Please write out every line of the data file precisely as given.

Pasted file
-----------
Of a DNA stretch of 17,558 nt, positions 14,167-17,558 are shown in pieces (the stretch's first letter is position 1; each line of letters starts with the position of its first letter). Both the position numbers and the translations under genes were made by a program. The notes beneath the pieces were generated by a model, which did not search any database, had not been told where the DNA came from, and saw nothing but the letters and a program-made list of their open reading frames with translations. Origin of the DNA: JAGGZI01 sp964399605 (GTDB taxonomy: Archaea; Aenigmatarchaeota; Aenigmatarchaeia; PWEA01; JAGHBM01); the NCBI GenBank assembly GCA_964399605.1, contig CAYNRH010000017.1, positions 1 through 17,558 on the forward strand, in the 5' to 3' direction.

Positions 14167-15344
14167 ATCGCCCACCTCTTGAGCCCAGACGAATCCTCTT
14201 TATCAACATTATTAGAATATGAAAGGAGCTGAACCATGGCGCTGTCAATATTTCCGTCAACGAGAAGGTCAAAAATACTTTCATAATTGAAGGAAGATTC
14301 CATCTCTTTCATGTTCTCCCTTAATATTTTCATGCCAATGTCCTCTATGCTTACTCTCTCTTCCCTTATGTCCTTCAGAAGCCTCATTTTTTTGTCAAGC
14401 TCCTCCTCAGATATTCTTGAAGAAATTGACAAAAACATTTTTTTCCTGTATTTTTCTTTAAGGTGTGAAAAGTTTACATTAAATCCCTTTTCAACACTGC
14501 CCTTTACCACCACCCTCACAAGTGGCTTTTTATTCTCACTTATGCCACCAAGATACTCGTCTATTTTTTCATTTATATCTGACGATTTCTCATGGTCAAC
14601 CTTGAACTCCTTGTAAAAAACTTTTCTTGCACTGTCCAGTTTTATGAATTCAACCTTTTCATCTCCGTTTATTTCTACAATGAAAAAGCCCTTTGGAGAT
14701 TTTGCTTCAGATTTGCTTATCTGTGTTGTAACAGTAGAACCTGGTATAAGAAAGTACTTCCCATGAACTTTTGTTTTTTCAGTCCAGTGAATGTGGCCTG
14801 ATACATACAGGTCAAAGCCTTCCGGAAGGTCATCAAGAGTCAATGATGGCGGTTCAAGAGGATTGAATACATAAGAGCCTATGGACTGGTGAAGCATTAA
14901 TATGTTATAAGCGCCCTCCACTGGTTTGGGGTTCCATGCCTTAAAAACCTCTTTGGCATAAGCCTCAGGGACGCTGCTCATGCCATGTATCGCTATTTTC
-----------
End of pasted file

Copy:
Of a DNA stretch of 17,558 nt, positions 14,167-17,558 are shown in pieces (the stretch's first letter is position 1; each line of letters starts with the position of its first letter). Both the position numbers and the translations under genes were made by a program. The notes beneath the pieces were generated by a model, which did not search any database, had not been told where the DNA came from, and saw nothing but the letters and a program-made list of their open reading frames with translations. Origin of the DNA: JAGGZI01 sp964399605 (GTDB taxonomy: Archaea; Aenigmatarchaeota; Aenigmatarchaeia; PWEA01; JAGHBM01); the NCBI GenBank assembly GCA_964399605.1, contig CAYNRH010000017.1, positions 1 through 17,558 on the forward strand, in the 5' to 3' direction.

Positions 14167-15344
14167 ATCGCCCACCTCTTGAGCCCAGACGAATCCTCTT
14201 TATCAACATTATTAGAATATGAAAGGAGCTGAACCATGGCGCTGTCAATATTTCCGTCAACGAGAAGGTCAAAAATACTTTCATAATTGAAGGAAGATTC
14301 CATCTCTTTCATGTTCTCCCTTAATATTTTCATGCCAATGTCCTCTATGCTTACTCTCTCTTCCCTTATGTCCTTCAGAAGCCTCATTTTTTTGTCAAGC
14401 TCCTCCTCAGATATTCTTGAAGAAATTGACAAAAACATTTTTTTCCTGTATTTTTCTTTAAGGTGTGAAAAGTTTACATTAAATCCCTTTTCAACACTGC
14501 CCTTTACCACCACCCTCACAAGTGGCTTTTTATTCTCACTTATGCCACCAAGATACTCGTCTATTTTTTCATTTATATCTGACGATTTCTCATGGTCAAC
14601 CTTGAACTCCTTGTAAAAAACTTTTCTTGCACTGTCCAGTTTTATGAATTCAACCTTTTCATCTCCGTTTATTTCTACAATGAAAAAGCCCTTTGGAGAT
14701 TTTGCTTCAGATTTGCTTATCTGTGTTGTAACAGTAGAACCTGGTATAAGAAAGTACTTCCCATGAACTTTTGTTTTTTCAGTCCAGTGAATGTGGCCTG
14801 ATACATACAGGTCAAAGCCTTCCGGAAGGTCATCAAGAGTCAATGATGGCGGTTCAAGAGGATTGAATACATAAGAGCCTATGGACTGGTGAAGCATTAA
14901 TATGTTATAAGCGCCCTCCACTGGTTTGGGGTTCCATGCCTTAAAAACCTCTTTGGCATAAGCCTCAGGGACGCTGCTCATGCCATGTATCGCTATTTTC